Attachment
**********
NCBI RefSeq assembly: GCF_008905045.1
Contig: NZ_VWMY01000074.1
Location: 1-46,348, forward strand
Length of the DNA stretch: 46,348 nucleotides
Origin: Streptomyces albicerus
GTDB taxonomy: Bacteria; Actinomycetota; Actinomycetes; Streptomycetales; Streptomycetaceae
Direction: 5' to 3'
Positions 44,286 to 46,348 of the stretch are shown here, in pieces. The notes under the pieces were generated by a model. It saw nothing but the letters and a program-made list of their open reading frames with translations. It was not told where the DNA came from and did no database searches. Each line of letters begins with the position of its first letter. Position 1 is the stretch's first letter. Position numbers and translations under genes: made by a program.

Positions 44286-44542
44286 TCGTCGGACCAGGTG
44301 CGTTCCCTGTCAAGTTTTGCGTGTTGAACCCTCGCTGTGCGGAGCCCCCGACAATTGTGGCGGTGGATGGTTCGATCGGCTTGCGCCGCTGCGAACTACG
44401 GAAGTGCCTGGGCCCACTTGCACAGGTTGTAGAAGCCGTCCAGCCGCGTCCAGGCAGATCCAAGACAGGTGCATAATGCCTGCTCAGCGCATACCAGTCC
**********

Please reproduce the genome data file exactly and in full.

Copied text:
NCBI RefSeq assembly: GCF_008905045.1
Contig: NZ_VWMY01000074.1
Location: 1-46,348, forward strand
Length of the DNA stretch: 46,348 nucleotides
Origin: Streptomyces albicerus
GTDB taxonomy: Bacteria; Actinomycetota; Actinomycetes; Streptomycetales; Streptomycetaceae
Direction: 5' to 3'
Positions 44,286 to 46,348 of the stretch are shown here, in pieces. The notes under the pieces were generated by a model. It saw nothing but the letters and a program-made list of their open reading frames with translations. It was not told where the DNA came from and did no database searches. Each line of letters begins with the position of its first letter. Position 1 is the stretch's first letter. Position numbers and translations under genes: made by a program.

Positions 44286-44542
44286 TCGTCGGACCAGGTG
44301 CGTTCCCTGTCAAGTTTTGCGTGTTGAACCCTCGCTGTGCGGAGCCCCCGACAATTGTGGCGGTGGATGGTTCGATCGGCTTGCGCCGCTGCGAACTACG
44401 GAAGTGCCTGGGCCCACTTGCACAGGTTGTAGAAGCCGTCCAGCCGCGTCCAGGCAGATCCAAGACAGGTGCATAATGCCTGCTCAGCGCATACCAGTCC